Obituary - Max Perutz (1914 - 2002)

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Max Perutz (1914 - 2002)



Early on Wednesday, 6th February, Max Perutz died of cancer after a long and productive life. Starting a Ph.D. in 1936 under J.D. Bernal at the Cavendish Laboratory, he applied X-ray crystallography to proteins and in 1953 developed the method of isomorphous replacement using heavy atoms to solve the phase problem. This led to the solution of the first protein structures, those of myoglobin by his colleague John Kendrew and his collaborators, and of haemoglobin by Perutz and his collaborators. For this, Perutz and Kendrew were awarded the 1962 Nobel Prize for Chemistry. With a great deal more work during the 1960’s, Perutz and his colleagues went on to solve the atomic structures of both oxy- and deoxy-haemoglobin which allowed him to propose a stereochemical mechanism for the cooperative binding of oxygen to haemoglobin. Max was the first author of a recent review (Ann. Rev. Biophysics and Biomolecular Structure 1998) of cooperativity in haemoglobin in which he noted that his mechanism still appeared to be correct.

In more recent years, he worked on ligand binding to haemoglobin to help develop a clinically useful drug for increasing oxygen delivery to hypoxic tumours for radiation therapy, and to infarcted tissues. He also developed a strong interest in the structure of the polyglutamine tracts in Huntington’s disease. In his youth, as a sideline, he also worked on glaciers. He studied the transformation of snowflakes that fall on glaciers into the huge single ice crystals that make up its bulk, and the relationship between the mechanical properties of ice measured in the laboratory and the mechanism of glacier flow. He was a prolific and talented writer of popular articles and book reviews, many published in the New York Review of Books. He also wrote a number of books, including “Is Science Necessary” and “I Wish I’d Made You Angry Earlier” which are collections of essays. “Science is Not a Quiet Life” published by World Scientific Publishing is essentially his scientific autobiography.


Max with Jeanne Perry at a gathering in David Eisenberg's back yard when he visited their UCLA laboratory in 1991.


At the Cavendish Laboratory with the support of Professor Lawrence Bragg and with his first Ph.D. student, John Kendrew, who joined him in 1945, he built up a group working on the molecular structure of biological systems which grew to four people in 1950 and to about 40 people by 1960. Merging then with other groups from Cambridge and London to create the MRC Laboratory of Molecular Biology on the Hills Road site (now Addenbrooke’s) in 1962, he became Chairman of the new Laboratory until 1979 when he “retired.” Since then he has worked nearly every day in the Laboratory which has grown to house over 400 people. Over the years, the Laboratory has been a prolific source of discoveries and inventions. In addition to his own research achievements, Max will be remembered for his interest in and warm support of the work of others, and as one of the founders of Molecular Biology.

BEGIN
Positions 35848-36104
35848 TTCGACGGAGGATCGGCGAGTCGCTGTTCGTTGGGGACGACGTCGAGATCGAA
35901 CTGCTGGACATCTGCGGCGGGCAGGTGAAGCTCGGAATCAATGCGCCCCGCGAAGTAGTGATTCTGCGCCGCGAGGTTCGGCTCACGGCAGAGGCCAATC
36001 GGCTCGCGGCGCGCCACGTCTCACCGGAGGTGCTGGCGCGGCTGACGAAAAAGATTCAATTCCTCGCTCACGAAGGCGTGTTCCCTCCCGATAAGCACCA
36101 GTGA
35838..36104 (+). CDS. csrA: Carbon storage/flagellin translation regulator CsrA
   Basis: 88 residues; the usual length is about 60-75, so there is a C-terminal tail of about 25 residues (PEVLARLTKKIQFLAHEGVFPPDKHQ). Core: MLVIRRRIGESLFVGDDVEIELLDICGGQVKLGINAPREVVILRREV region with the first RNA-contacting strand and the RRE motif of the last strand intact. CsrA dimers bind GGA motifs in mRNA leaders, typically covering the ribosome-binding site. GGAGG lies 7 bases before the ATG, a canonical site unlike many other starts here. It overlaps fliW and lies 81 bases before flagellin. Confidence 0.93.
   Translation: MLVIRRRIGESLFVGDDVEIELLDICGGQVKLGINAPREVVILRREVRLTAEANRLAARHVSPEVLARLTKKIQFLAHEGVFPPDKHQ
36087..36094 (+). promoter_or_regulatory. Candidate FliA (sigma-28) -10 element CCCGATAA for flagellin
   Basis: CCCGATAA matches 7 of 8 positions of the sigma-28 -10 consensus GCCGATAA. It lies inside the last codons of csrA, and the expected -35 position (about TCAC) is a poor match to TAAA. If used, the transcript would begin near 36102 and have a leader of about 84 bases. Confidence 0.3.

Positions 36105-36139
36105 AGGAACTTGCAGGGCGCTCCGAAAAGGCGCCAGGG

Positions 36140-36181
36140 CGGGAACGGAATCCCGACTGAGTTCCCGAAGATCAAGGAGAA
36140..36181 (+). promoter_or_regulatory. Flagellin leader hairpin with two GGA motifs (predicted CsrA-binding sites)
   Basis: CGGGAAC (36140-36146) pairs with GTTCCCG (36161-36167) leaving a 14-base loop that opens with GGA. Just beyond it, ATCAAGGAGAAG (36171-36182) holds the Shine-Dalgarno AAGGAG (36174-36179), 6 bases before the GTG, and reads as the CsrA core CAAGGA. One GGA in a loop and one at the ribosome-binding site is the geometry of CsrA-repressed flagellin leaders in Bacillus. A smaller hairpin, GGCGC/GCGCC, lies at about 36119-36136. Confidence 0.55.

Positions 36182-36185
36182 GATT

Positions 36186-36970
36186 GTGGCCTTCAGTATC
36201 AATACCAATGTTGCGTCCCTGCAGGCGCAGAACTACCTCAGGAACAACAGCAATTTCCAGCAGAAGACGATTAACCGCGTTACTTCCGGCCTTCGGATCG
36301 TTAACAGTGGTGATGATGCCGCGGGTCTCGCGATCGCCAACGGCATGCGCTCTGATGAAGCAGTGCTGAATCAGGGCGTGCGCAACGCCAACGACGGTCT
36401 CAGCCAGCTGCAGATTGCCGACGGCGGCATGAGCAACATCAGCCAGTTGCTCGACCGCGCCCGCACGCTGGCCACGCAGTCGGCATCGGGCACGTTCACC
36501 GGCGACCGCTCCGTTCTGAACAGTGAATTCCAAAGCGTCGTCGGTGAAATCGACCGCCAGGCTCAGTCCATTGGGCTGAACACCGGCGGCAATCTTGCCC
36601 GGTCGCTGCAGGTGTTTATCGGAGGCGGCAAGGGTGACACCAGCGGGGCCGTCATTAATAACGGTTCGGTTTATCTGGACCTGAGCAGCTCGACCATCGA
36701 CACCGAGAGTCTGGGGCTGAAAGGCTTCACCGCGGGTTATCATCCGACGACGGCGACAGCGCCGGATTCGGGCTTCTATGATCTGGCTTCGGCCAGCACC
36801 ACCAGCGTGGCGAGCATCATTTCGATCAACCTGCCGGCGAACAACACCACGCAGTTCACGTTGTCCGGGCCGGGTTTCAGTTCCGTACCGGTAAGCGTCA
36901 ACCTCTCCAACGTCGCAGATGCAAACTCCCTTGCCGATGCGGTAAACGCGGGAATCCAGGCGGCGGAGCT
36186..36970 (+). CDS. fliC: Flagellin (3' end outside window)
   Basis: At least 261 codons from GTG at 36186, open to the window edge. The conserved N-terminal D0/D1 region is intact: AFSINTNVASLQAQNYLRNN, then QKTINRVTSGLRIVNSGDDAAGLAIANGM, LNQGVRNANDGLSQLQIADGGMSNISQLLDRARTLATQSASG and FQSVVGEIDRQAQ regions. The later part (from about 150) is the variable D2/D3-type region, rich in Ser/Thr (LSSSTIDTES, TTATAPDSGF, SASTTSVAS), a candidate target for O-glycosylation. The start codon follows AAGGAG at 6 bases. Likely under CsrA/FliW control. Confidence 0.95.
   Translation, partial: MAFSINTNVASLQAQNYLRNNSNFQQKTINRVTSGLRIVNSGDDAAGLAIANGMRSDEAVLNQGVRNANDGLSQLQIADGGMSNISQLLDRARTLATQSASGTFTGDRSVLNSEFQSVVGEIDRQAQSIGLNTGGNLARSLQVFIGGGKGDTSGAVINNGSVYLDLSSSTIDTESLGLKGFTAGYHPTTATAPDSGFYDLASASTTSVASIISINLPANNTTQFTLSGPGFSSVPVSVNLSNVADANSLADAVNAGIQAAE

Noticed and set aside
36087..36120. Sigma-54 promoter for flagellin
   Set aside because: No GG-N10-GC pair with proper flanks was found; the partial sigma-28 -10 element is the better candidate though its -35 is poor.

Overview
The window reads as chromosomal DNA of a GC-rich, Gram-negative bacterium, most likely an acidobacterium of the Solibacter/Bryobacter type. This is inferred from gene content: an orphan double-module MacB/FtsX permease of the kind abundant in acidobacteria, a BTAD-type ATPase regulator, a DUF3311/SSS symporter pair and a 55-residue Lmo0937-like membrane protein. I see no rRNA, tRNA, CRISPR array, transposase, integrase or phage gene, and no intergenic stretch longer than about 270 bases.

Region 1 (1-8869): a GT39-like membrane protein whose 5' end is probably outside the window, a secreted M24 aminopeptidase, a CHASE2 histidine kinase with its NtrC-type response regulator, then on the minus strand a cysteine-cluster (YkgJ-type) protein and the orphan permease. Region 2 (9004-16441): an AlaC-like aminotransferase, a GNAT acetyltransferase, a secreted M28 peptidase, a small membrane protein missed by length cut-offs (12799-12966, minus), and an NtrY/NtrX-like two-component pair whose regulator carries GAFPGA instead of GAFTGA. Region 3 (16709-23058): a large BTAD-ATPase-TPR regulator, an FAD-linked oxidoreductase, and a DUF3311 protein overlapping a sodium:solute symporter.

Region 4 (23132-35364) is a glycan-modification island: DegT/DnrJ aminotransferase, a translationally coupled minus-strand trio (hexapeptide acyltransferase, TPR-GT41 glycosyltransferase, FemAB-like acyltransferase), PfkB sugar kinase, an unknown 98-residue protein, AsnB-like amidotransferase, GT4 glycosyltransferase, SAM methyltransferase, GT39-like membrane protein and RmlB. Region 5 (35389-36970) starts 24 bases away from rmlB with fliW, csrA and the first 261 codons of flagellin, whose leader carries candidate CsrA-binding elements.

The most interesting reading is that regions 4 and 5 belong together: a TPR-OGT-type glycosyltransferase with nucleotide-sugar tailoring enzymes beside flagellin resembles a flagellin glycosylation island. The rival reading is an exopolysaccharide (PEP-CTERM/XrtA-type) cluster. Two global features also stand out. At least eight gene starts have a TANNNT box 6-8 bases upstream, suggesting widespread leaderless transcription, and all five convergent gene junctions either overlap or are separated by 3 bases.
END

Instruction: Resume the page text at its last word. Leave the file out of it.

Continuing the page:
- from the web site statement of the MRC Laboratory of Molecular Biology



Professor Sir George Radda, Chief Executive of the Medical Research Council, said: “Our heartfelt sympathies go out to his family at this difficult time. Not only have his colleagues, at the MRC and in the scientific community lost a great co-worker and friend, but Britain and the world will be mourning the loss of one of the 20th century’s scientific giants.”

“The impact of Max’s work remains a foundation on which science is being undertaken today. His Nobel Prize winning work on protein structure is more relevant now than ever as we turn attention to the smallest building blocks of life to make sense of the human genome and mechanisms of disease.”

“Max had many interests and a great love of music and will be remembered as much for his science as for his endless drive and passion for knowledge and better communication of research. He was recognized as a great communicator himself. His books and book reviews stand up as good literature as well as good science.”

“He was still working on research projects and publishing work in his 80s. Once asked why he didn’t retire at 65 he said he was tied up in some very interesting research at the time. This sums Max up well. He continued as a ‘retired’ worker after 1979, publishing over 100 papers and articles during his retirement. Until the Friday before Christmas, he was active in the lab almost every day, submitting his last paper just a few days before then.”

“He has inspired countless young scientists and encouraged them to communicate their research in plain language to those whose lives are changed through their work. He will be sorely missed, but his life and work will continue to shape science and motivate new generations to understand the way the body functions and how this will help us manage health and disease.”

- from the MRC statement on his death

* top photo courtesy of Wikipedia (2020)